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I'd like to implement an "assert" that prevents compilation, rather than failing at runtime, in the error case.

I currently have one defined like this, which works great, but which increases the size of the binaries.

#define MY_COMPILER_ASSERT(EXPRESSION) switch (0) {case 0: case (EXPRESSION):;}

Sample code (which fails to compile).

#define DEFINE_A 1
#define DEFINE_B 1

How can I implement this so that it does not generate any code (in order to minimize the size of the binaries generated)?

Thanks for any help. NickB

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I really don't think it's possible to create a static assert in plain C, would love to know though! –  Robert Gould Apr 30 '09 at 14:42
Duplicate with several good answers: stackoverflow.com/questions/174356/… –  Michael Burr Apr 30 '09 at 15:07

9 Answers 9

up vote 18 down vote accepted

A compile-time assert in pure standard C is possible, and a little bit of preprocessor trickery makes its usage look just as clean as the runtime usage of assert().

The key trick is to find a construct that can be evaluated at compile time and can cause an error for some values. One answer is the declaration of an array cannot have a negative size. Using a typedef prevents the allocation of space on success, and preserves the error on failure.

The error message itself will cryptically refer to declaration of a negative size (GCC says "size of array foo is negative"), so you should pick a name for the array type that hints that this error really is an assertion check.

A further issue to handle is that it is only possible to typedef a particular type name once in any compilation unit. So, the macro has to arrange for each usage to get a unique type name to declare.

My usual solution has been to require that the macro have two parameters. The first is the condition to assert is true, and the second is part of the type name declared behind the scenes. The answer by plinth hints at using token pasting and the __LINE__ predefined macro to form a unique name possibly without needing an extra argument.

Unfortunately, if the assertion check is in an included file, it can still collide with a check at the same line number in a second included file, or at that line number in the main source file. We could paper over that by using the macro __FILE__, but it is defined to be a string constant and there is no preprocessor trick that can turn a string constant back into part of an identifier name; not to mention that legal file names can contain characters that are not legal parts of an identifier.

So, I would propose the following code fragment:

/** A compile time assertion check.
 *  Validate at compile time that the predicate is true without
 *  generating code. This can be used at any point in a source file
 *  where typedef is legal.
 *  On success, compilation proceeds normally.
 *  On failure, attempts to typedef an array type of negative size. The
 *  offending line will look like
 *      typedef assertion_failed_file_h_42[-1]
 *  where file is the content of the second parameter which should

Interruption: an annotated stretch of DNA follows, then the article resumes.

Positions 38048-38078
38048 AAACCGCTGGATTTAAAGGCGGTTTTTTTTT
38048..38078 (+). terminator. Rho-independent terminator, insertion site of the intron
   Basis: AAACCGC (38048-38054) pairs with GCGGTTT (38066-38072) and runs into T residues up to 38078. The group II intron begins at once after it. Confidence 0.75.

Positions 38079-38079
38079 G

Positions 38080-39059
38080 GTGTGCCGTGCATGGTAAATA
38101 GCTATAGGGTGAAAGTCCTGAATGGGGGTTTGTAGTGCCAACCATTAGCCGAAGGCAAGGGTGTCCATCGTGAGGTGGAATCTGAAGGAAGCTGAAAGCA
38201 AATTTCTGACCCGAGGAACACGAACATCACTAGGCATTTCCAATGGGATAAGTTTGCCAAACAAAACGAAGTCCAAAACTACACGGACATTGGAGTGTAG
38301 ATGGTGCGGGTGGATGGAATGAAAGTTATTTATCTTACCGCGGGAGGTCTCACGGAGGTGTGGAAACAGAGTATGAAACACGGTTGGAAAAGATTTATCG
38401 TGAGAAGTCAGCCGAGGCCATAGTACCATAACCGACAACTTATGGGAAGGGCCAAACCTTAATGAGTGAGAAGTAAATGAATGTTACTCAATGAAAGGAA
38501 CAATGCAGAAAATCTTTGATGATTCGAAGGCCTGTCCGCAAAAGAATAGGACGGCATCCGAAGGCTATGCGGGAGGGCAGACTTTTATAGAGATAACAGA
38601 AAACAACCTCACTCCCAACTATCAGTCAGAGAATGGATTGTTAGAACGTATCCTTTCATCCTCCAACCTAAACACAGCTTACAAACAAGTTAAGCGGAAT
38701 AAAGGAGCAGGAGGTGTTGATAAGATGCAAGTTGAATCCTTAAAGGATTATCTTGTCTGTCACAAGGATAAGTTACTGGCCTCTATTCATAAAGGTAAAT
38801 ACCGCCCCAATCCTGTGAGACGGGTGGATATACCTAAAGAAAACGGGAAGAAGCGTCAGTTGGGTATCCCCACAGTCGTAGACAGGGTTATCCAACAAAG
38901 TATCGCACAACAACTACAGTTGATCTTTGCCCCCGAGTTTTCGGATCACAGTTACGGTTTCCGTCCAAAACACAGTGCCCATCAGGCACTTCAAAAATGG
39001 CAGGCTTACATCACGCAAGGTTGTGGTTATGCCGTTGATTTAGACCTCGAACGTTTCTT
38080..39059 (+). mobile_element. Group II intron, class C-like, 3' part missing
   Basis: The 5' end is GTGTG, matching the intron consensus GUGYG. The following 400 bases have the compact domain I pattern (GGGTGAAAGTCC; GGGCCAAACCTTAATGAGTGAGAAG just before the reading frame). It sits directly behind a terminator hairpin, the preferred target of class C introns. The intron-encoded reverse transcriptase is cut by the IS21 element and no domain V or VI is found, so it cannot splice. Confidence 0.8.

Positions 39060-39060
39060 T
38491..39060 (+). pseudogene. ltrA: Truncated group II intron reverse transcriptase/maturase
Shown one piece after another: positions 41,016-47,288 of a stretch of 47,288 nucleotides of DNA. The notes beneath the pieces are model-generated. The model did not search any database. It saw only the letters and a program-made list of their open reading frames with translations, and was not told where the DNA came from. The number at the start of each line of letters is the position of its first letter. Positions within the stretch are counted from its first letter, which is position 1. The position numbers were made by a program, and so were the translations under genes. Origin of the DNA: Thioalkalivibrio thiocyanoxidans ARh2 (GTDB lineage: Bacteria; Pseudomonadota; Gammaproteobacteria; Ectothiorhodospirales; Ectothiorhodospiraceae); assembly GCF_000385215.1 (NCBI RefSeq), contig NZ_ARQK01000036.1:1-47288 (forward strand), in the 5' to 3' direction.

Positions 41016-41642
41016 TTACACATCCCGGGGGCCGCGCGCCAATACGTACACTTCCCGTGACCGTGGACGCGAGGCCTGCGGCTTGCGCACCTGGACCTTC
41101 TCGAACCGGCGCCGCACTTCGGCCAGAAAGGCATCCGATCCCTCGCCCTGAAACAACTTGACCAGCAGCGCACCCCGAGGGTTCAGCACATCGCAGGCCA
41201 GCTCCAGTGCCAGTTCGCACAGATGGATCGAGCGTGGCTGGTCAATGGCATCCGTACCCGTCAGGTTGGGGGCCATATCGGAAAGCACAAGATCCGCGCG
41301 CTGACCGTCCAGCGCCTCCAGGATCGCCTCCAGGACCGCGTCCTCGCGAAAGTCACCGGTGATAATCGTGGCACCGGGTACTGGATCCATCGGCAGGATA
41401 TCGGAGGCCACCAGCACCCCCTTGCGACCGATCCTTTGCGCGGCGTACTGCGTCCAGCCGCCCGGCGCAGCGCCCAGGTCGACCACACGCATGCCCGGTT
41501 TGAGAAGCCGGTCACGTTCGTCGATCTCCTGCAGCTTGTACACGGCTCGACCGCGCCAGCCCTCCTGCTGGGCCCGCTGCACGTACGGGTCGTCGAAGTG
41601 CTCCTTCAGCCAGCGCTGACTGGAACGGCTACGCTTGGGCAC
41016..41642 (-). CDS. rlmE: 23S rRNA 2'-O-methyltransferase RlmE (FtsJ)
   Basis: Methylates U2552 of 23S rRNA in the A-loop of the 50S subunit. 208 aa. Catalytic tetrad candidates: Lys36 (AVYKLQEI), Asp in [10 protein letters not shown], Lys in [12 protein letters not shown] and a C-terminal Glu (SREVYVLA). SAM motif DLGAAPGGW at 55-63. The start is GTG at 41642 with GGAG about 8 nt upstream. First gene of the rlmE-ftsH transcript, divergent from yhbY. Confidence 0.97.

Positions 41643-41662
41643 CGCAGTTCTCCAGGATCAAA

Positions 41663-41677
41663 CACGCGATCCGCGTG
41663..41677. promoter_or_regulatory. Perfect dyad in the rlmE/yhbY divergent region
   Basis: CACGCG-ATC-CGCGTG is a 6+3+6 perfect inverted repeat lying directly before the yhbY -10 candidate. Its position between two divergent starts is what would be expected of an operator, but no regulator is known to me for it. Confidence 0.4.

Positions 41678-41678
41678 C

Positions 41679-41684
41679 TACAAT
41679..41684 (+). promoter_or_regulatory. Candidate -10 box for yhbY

*  typically be related in some obvious way to the containing file
 *  name, 42 is the line number in the file on which the assertion
 *  appears, and -1 is the result of a calculation based on the
 *  predicate failing.
 *  \param predicate The predicate to test. It must evaluate to
 *  something that can be coerced to a normal C boolean.
 *  \param file A sequence of legal identifier characters that should
 *  uniquely identify the source file in which this condition appears.
#define CASSERT(predicate, file) _impl_CASSERT_LINE(predicate,__LINE__,file)

#define _impl_PASTE(a,b) a##b
#define _impl_CASSERT_LINE(predicate, line, file) \
    typedef char _impl_PASTE(assertion_failed_##file##_,line)[2*!!(predicate)-1];

A typical usage might be something like:

#include "CAssert.h"
struct foo { 
    ...  /* 76 bytes of members */
CASSERT(sizeof(struct foo) == 76, demo_c);

In GCC, an assertion failure would look like:

$ gcc -c demo.c
demo.c:32: error: size of array `assertion_failed_demo_c_32' is negative
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If you don't care about portability, in GCC __COUNTER__ can be used to give a unique identifier to paste onto the typedef name. It was added fairly recently (4.3) –  Greg Rogers Jul 17 '09 at 15:52
I've been amazed that the C preprocessor has never had something like COUNTER. Macro assemblers have had similar constructs as long as there have been macro assemblers, not to mention the ability for one macro to define another which can be used to build any kind of unique symbol one might need. Unfortunately for me, my embedded systems projects are generally stuck with gcc 3.4.5 or so, if not some proprietary compiler that (mostly) complies with C89. –  RBerteig Jul 17 '09 at 20:03
@RBerteig Hello, I would like to use this code for an Open Source project. What would you licence it under? –  Hannes Landeholm Aug 19 at 12:26
@HannesLandeholm If I were publishing it myself, I would normally apply the MIT license. Published as it is here without any further discussion, it is fair to assume that the general claim that user content is licensed as CC-BY-SA applies. To that end, you could simply add "CC-BY-SA 3.0 from stackoverflow.com/a/809465/68204"; to the comment block. Personally, I prefer not to impose the "share alike" restriction on code, but attribution and a link here is always appropriate. –  RBerteig Aug 19 at 20:14